invertebrates, with a shift towards larger prey items with growth (Johnson and Schreck,
1969; Parker, 1994).
b. Cover. Younger larvae are found in slowly moving water near the shoreline,
while older larvae tend to be found in the main stream channel (Kessel and Kessel,
1943a,b, 1944). Larvae often hide under gravel and cobble or other objects in
iii. Larval polymorphisms. Unknown.
iv. Features of metamorphosis. Larvae metamorphose at about 130–140 mm TL in
their second year of life (Kessel and Kessel (1943a,b).
v. Post-metamorphic migrations. Undocumented.
vi. Neoteny. Neotenic animals are present in many populations (De Marco, 1952;
Habitat. Probably similar to adult habitat.
Habitat. California giant salamanders are associated with permanent and
semipermanent streams. Adults occasionally are found under cover objects, such as
rocks and logs, or under stones in streams during the breeding season (see Petranka,
F. Home Range
Aestivation/Avoiding Dessication. Aestivation is unlikely; animals likely avoid
dessicating condition by seeking shelter under cover objects.
Migrations. Adults return to streams with the advent of fall rains (Kessel and
Kessel, 1943a). In related Pacific giant salamanders, newly metamorphosed juveniles
(Nussbaum et al., 1983) and sometimes neotenic adults (Welsh, 1986) move away from
streams in rainy periods.
(Hibernation). Unknown, but unlikely.
Associations/Exclusions. There is a hybrid zone between D.
ensatus and D. tenebrosus about 10 km north of Gualala,
Mendocino County, California (Good, 1989).
L. Age/Size at
Reproductive Maturity. Adults measure 170–305 mm TL (Nussbaum, 1976; see
also Petranka, 1998).
Behavior. Includes a range of invertebrate prey and small vertebrate prey (Bury,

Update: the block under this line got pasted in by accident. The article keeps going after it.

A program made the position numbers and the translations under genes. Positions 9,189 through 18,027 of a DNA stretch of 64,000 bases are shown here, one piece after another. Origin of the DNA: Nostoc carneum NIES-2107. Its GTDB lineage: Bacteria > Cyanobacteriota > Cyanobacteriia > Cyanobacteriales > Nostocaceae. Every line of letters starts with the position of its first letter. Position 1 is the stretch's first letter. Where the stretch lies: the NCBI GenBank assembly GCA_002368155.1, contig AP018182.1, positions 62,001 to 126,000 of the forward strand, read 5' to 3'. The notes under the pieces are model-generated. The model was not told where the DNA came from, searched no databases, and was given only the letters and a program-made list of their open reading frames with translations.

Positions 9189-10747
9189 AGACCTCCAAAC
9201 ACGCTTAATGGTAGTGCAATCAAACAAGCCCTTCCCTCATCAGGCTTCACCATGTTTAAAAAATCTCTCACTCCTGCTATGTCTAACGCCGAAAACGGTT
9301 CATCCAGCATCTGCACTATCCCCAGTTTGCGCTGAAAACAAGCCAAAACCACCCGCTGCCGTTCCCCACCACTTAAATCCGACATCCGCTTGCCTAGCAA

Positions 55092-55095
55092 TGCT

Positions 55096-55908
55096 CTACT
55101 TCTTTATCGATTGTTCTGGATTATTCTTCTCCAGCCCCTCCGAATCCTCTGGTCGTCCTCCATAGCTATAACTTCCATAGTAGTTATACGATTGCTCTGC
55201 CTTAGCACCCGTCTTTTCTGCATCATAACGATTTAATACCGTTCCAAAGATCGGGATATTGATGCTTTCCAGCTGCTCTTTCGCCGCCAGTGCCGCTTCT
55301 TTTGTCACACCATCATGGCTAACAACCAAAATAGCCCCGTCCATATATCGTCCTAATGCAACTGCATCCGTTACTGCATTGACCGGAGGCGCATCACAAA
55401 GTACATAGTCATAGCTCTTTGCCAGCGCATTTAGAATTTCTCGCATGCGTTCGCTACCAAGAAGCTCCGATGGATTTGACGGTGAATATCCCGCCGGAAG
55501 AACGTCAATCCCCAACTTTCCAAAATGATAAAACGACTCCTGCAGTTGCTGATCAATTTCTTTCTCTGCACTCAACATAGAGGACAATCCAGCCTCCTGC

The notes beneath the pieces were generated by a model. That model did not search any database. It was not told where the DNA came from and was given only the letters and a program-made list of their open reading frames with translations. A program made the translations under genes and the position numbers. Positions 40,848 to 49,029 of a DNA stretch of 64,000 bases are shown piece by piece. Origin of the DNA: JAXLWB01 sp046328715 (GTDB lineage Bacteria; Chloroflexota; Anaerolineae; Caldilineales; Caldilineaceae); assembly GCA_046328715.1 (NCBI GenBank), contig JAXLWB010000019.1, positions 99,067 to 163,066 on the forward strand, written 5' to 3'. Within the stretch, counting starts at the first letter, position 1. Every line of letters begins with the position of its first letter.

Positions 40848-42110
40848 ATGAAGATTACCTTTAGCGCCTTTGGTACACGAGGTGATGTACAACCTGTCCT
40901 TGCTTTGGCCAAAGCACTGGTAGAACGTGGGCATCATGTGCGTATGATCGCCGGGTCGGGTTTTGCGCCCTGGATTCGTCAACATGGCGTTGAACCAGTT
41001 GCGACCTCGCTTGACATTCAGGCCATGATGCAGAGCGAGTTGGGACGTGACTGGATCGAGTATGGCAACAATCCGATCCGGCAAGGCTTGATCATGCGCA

1972), including conspecifics (Anderson, 1960).
Likely include large birds, small mammals, and other vertebrates, including garter snakes
(Thamnophis couchii; Lind and Welsh, 1990).
Mechanisms. Antipredator posturing has not been documented in California giant
salamanders, but Pacific giant salamanders have an arched posture and will release toxins
when disturbed (Nussbaum et al., 1983). Unlike most salamanders, California giant
salamanders can emit a vocalization that resembles a bark (Stebbins, 1951).
4. Conservation. The current distribution of California giant salamanders
likely does not differ from the historical distribution, but populations have undoubtedly
been lost due to the intense habitat alterations characteristic of many parts of their
range. According to Petranka (1998), because California giant salamanders have a
small range that exists within an area of intense human activity, they are at threat from
siltation of their stream habitats and urbanization.
1R. Bruce Bury
USGS Forest and Rangeland Ecosystem Science Center
3200 Southwest Jefferson Way
Corvallis, Oregon 97331
Literature references for Amphibian Declines: The Conservation Status of United States Species, edited by Michael Lannoo, are here.